Back in December in FACT, during a live Q & A session following the screening of John Pilger’s documentary ‘The War We Don’t See’, the journalist and filmmaker suggested we were fighting the wrong people.
In response to a question about the effectiveness of the recent national student and cuts demonstrations, the “wrong people” Pilger referred to were the Government. The right people, he proposed, were the media.
Although Pilger’s documentary focused on war and how it’s been reported historically, his film was actually asking a bigger question: How, in a Western democracy, are the ‘free press’ nothing more than a mouthpiece for the state?
With their use of embedded reporters, economically-driven content and the marginalisation of independent investigative reporters, the news we receive fits a narrative or consensus, neatly packaged and produced, without the space for an alternative view outside the framework of that narrative. It’s nothing new either, social critic and academic Noam Chomsky was asking the same question in 1988 in his book, Manufacturing Consent.
Instead of holding the state accountable for its actions, the media accepts government press releases and sources without question, from pushing dodgy dossiers to accusing the unemployed and the NHS for the current deficit, while subtly erasing the banks’ responsibility Orwell style.
While Cameron and Osbourne act like a couple of Russian oligarchs dismantling the country’s infrastructure for quick cash, the media have failed to challenge the uncomfortable truth that that deficit reduction is a cover for their own damaging ideology. Often asking where the huge cuts to public services will happen, but rarely asking why?
Why else would the government insist on paying back a debt in five years when the agreed terms are fourteen? And why is the income from the recent VAT increase being used for planned tax cuts for high earners, corporations and banks, when reducing the deficit is the supposed priority?
It also has to be asked why behemoth news organisations like the BBC report and give gravitas to what politicians and governments say, when history warns otherwise. Accepting that the UK, with its GDP the sixth highest on the planet, is on the brink of bankruptcy is as ludicrous as Saddam Hussein’s involvement in 9/11 – and just as easily debunked.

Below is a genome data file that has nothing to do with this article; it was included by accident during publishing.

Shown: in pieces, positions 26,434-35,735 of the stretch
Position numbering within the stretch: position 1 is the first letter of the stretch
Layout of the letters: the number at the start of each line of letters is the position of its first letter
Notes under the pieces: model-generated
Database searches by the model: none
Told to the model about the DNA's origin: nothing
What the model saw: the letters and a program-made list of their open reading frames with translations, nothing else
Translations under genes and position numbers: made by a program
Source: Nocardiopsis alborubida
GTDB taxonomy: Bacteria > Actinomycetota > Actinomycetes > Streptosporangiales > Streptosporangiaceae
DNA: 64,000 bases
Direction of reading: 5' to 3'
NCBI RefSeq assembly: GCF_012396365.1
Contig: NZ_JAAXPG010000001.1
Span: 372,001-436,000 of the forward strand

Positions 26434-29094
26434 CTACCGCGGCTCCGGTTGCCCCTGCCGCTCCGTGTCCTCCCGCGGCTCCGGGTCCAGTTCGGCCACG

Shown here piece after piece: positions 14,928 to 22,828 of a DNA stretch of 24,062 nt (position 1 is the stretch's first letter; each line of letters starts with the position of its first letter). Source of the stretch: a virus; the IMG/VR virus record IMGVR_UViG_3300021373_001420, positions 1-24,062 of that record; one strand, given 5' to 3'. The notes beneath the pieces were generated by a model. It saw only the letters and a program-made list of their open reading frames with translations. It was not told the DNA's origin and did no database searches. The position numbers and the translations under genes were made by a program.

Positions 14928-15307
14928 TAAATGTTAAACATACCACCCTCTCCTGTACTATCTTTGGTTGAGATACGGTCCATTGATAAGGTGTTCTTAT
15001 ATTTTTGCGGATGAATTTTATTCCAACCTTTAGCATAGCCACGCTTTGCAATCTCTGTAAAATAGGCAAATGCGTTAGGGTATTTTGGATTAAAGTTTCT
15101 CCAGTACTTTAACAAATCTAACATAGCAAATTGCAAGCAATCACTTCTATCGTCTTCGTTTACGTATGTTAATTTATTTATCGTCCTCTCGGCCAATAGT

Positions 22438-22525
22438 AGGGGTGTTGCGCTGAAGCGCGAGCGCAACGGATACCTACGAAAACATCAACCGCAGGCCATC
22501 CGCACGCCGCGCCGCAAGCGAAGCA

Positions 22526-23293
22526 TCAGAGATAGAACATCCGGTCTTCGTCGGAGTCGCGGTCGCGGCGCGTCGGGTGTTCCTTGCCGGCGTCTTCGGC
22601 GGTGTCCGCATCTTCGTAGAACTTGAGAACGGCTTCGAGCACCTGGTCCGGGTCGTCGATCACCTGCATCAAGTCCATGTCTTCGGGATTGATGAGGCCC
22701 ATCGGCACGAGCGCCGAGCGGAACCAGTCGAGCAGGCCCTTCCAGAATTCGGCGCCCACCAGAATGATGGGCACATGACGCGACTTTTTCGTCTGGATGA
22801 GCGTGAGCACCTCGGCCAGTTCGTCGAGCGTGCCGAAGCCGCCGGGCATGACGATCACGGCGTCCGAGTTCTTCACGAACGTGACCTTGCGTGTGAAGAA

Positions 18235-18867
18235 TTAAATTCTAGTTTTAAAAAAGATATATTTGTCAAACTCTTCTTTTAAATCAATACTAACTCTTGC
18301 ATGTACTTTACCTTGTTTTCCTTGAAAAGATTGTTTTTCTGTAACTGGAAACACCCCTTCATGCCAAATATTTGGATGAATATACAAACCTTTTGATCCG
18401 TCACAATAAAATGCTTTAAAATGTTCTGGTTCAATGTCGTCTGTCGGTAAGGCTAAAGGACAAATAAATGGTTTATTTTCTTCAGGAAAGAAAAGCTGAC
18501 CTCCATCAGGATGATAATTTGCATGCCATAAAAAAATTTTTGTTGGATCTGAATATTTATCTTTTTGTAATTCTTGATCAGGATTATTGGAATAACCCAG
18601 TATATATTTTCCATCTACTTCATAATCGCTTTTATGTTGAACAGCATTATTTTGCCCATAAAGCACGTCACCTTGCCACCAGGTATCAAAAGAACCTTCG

In fact the media’s main role appears to be one of relaying sound bites, which only distract from the questions that should be asked. The real stories are hidden in a political sleight of hand which, if nothing else, keeps the radio phone-ins busy, whether they’re talking about bank bonuses, council CEO’s wages or doctors’ overtime pay.
Illustrated to full effect in Pilger’s documentary is when, in 2003, the free media failed to mention that the iconic footage showing the peoples’ toppling of Saddam Hussein’s statue in Baghdad was staged.
Liverpool brothers Barry and Saville Kushner believe it’s a question of democracy, which compelled them to challenge the BBC’s reporting of the UK’s deficit debate, after watching journalist Andrew Marr unquestioningly accept Chancellor George Osbourne’s opinion that the country is on the on the brink of bankruptcy and the cuts are necessary; when in fact the country’s debt and debt repayment levels are historically low. This one-sided coverage was compounded by Martha Kearney on the BBC’s World at One when she accused New Labour politician Hilary Benn of being a “deficit denier”.
These lapses in editorial integrity encouraged the brothers create to a powerful response to the Government’s narrative with a persuasive presentation they call Believing is Seeing, after researching the facts behind the push for cuts. This fascinating insight into the current debate will be presented next at the Kirkby Unemployed Centre, Thursday 27 January at 7pm, two days before the major fees and cuts demonstrations in Manchester and London.
Although huge cuts to vital services and major job losses are expected, the media have done very little to support or protect the right to protest; reporting only acts of violence or property damage, usually from the point of view of the police, who in many cases have been accused of inciting it. Only through the use of social media and camera phones have the police been brought to account even when the press have been there in number.
But rather than selectively reporting the abuses of power, the media should be holding the powerful to account. But when the media organisations themselves are so powerful, who holds them to account?
In a week when the press are waiting with teeth bared for the latest WikiLeaks revelations of tax evasion, it’s interesting to watch how they cosy up with the controversial website when there’s a chance to attack greedy individuals – but prefer to demonise its founder Julian Assange when the website was revealing the machinery of Government.
With what can only be described as smear campaign since the leaking of 250,000 US documents, Assange has been accused of jeopardising US military operations and costing countless American lives, even though three million US government employees already had access to this ‘sensitive’ information.
With similar hypocrisy the media were very vocal when exposing MPs’ expense abuses, but continue to say very little about the estimated £25bn lost to tax avoidance by big business each year.
Whether it’s weapons of mass destruction or linking the MMR vaccine to autism, we need to challenge the media when they continue to peddle lies or at least ignore the truth.
Unless we continue to fight the single narrative there will always be a good day to bury bad news.
Believing is Seeing, 27 Jan
Kirby Unemployed Centre